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Lecture

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Department
Psychology
Course
PSYC 1010
Professor
Hernan Humana
Semester
Fall

Description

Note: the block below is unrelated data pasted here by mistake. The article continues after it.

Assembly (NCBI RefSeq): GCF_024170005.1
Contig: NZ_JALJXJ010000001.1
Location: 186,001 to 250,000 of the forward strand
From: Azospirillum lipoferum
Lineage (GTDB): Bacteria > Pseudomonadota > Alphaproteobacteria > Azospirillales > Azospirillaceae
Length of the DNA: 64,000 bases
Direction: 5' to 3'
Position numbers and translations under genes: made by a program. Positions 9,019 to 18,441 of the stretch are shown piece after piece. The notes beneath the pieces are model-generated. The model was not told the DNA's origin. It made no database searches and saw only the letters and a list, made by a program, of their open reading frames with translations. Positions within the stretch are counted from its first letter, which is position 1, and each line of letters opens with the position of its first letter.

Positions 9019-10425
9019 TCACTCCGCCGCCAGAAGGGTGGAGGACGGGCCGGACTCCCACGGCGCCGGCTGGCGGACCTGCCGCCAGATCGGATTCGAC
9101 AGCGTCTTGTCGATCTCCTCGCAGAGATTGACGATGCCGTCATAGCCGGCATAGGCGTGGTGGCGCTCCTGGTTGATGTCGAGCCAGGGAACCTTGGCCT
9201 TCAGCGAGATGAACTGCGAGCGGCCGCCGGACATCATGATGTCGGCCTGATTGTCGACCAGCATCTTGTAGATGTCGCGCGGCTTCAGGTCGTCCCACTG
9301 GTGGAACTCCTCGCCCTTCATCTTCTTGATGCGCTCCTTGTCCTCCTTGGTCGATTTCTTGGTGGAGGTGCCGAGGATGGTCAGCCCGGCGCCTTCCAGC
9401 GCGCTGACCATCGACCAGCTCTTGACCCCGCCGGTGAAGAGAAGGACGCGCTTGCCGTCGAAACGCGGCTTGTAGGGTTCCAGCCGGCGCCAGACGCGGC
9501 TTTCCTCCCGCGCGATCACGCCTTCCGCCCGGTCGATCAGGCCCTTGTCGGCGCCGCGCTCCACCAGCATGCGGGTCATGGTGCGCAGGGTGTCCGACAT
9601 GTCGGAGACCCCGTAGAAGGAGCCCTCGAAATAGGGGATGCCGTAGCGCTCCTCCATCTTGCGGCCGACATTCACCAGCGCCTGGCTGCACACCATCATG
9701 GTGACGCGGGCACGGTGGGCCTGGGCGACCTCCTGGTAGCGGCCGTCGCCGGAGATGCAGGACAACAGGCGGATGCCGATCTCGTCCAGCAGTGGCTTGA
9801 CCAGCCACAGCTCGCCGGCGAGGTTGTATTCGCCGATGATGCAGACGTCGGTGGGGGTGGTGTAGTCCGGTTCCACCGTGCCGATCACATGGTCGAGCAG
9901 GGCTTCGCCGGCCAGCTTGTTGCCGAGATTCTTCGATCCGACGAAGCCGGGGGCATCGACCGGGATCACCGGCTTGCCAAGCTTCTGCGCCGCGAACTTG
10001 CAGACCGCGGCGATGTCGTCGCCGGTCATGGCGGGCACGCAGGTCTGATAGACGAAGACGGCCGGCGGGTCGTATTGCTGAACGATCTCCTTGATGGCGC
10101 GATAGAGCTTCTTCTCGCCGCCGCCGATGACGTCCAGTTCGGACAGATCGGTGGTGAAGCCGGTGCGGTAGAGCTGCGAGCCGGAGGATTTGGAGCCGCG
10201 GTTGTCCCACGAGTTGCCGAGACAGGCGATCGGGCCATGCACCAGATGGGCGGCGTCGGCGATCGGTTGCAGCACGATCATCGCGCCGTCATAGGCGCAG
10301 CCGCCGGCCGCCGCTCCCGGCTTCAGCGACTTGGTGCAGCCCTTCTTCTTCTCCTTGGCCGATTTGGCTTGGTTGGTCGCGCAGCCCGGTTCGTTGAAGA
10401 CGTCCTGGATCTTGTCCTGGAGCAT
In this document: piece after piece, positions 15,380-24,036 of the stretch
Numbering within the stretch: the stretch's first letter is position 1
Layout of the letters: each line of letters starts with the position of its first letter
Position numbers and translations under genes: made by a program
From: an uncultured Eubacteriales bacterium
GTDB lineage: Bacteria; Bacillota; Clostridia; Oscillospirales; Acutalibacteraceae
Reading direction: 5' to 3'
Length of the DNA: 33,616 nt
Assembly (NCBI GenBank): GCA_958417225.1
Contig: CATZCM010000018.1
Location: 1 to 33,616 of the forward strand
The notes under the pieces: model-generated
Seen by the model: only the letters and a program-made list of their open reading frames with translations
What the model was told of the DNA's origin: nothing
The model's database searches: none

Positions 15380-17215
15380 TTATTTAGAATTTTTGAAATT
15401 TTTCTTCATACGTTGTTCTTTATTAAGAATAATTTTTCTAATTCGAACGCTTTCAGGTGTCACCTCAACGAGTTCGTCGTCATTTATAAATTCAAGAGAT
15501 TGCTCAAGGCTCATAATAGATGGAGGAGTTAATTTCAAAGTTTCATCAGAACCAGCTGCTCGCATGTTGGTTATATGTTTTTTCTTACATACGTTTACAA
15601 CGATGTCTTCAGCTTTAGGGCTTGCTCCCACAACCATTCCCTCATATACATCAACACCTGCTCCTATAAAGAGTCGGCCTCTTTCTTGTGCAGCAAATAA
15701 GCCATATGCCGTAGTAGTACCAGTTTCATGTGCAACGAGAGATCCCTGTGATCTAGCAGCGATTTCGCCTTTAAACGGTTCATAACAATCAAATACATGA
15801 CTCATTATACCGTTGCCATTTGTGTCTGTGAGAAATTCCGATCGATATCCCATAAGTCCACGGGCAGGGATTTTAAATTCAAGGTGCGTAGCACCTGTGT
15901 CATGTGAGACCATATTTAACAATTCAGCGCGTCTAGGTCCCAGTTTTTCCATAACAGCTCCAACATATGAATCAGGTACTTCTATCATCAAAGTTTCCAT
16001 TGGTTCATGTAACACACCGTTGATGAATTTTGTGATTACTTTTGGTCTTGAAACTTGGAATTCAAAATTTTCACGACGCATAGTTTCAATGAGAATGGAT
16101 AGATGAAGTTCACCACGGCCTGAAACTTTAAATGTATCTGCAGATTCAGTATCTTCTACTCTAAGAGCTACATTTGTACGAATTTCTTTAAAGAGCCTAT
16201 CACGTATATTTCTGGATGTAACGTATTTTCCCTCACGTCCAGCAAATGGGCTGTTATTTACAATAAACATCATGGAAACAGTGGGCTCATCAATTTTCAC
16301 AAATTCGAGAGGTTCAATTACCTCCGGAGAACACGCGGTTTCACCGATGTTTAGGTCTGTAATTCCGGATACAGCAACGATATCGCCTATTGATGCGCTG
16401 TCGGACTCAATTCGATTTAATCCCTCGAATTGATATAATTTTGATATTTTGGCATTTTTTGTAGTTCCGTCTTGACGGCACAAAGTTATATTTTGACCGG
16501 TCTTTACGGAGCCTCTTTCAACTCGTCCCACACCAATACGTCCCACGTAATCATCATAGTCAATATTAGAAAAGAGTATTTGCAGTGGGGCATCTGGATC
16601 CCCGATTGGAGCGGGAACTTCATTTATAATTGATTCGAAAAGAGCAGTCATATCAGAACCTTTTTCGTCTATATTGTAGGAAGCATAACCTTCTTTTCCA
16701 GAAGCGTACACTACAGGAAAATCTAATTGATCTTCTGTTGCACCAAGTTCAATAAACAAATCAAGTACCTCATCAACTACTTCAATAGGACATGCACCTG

MEMORY  August 31, 2007  LONDON (AP) — Diana was solemnly remembered Friday at a service attended by the Queen, Prince Charles, her sons William and Harry, and her own family on the 10th anniversary of her death in a Paris car crash. Memory: Good and Bad – AJ and EP  A Case of Unusual Autobiographical Remembering  Authors: Elizabeth S. Parker; Larry Cahill ; James L. McGaugh  This report describes AJ, a woman whose remembering dominates her life. Her memory is "nonstop, uncontrollable, and automatic." AJ spends an excessive amount of time recalling her personal past with considerable accuracy and reliability. If given a date, she can tell you what she was doing and what day of the week it fell on. She differs from other cases of superior memory who use practiced mnemonics to remember vast amounts of personally irrelevant information. We propose the name hyperthymestic syndrome, from the Greek word thymesis meaning remembering, and that AJ is the first reported case.  Neurocase, Volume 12, Issue 1 February 2006 , pages 35 - 49  AJ  E.g.,  She remembers  She remembers  And everything  EP  61, grandfather type, likes to laugh  Amnesia – anterograde (can’t form new memories) and retrograde (can’t remember old memories – since 1960)  Lives  15 years  ate away his hippocampus (and adjoining areas) that form our memories Mental Time Travel: Remembering (re-experience) and forecasting ahead (pre- experience)  Addis, D.R., Wong, A.T., & Schacter, D.L. (2007). Remembering the past and imagining the future: Common and distinct neural substrates during event construction and elaboration. Neuropsychologia, 45, 1363-1377 In traveling through time, we use our episodic memories to simulate what might happen in the future, we “project ourselves into the future based on what we remember from the past” Schacter & Addis, 2007, p. 27). fMRI study – similar brain locations used when remembering and imagining the future (cue word – past/future e.g., successful) -although some differences, medial temporal, parietal and prefrontal regions showed increases in activity in remembering the past and imagining the future relative to the control conditions Memory: Structure and Process  -structure vs. process (alternative/complimentary)  STRUCTURE Sensory Memory - -  Short Term Memory (STM) -system that lasts less than 20 sec. and holds infor. that is:  Long Term Memory (LTM)  -permanent (?) and almost unlimited capacity  and process  Encoding, storage, retrieval, forgetting SENSORY MEMORY Sperling – visual sensory memory -everything, 1/10 of a second example: to test capacity G H Q T V I M C S B D N  -problem of this method to test capacity hypothesis ???? - …. Sooo… its impossible to test capacity with this method changes?? Partial Report Method -training - if hear high tone ---- middle tone – low tone ---- Procedure – training – see matrix – hear tone - recall  gets around the problem by??  -to test duration vary the interval between when see matrix and when see tone  conclude: very brief duration/ and enormous capacity. STM – “working memory”  inf’n from sensory memory or LTM  from sensory:  automatic –  intentional/controlled  consciously select what to attend to  to examine attention  use the shadowing task unattended ear attended ear -word list -follow story  -unaware except “special words” STM – capacity  Miller 7 +/- 2   recall = 6 or 7 out of 10   recall = 2 out of 2 “chunks”  by chunking infor. can enhance memory – can work for studying (takes practice but pays off in the end)  duration of STM – Peterson & Peterson task  word “filled” delay recall  list (no rehearsal)  if vary delay, can test duration = 18 sec.  LTM  -transfer from STM  through – rehearsal: a) maintenance  b) elaborative * Encoding…  -semantic encoding – meaning  schema: “pre-existent cognitive structures representing an organized body of knowledge concerning a specific class of objects” Elaborative Rehearsal  ie.-giving additional meaning (often idiosyncratic) to the to-be-remembered material  e.g. – through associations  through organization  for eg.  my course outline – chpt order  studying – reorganize the chapter content  elaborate on meaning by relating it to your self e.g. operant conditioning of your dog  enhance “meaning” or “memorability” Homework for next week Schemas: Types of Social Schemas  Person Schemas  persons e.g.,  types of people e.g.,  occupations – e.g., -  social roles e.g.,  racial/ethnic groups  Event Routine events: e.g. restaurant, sequence of events O
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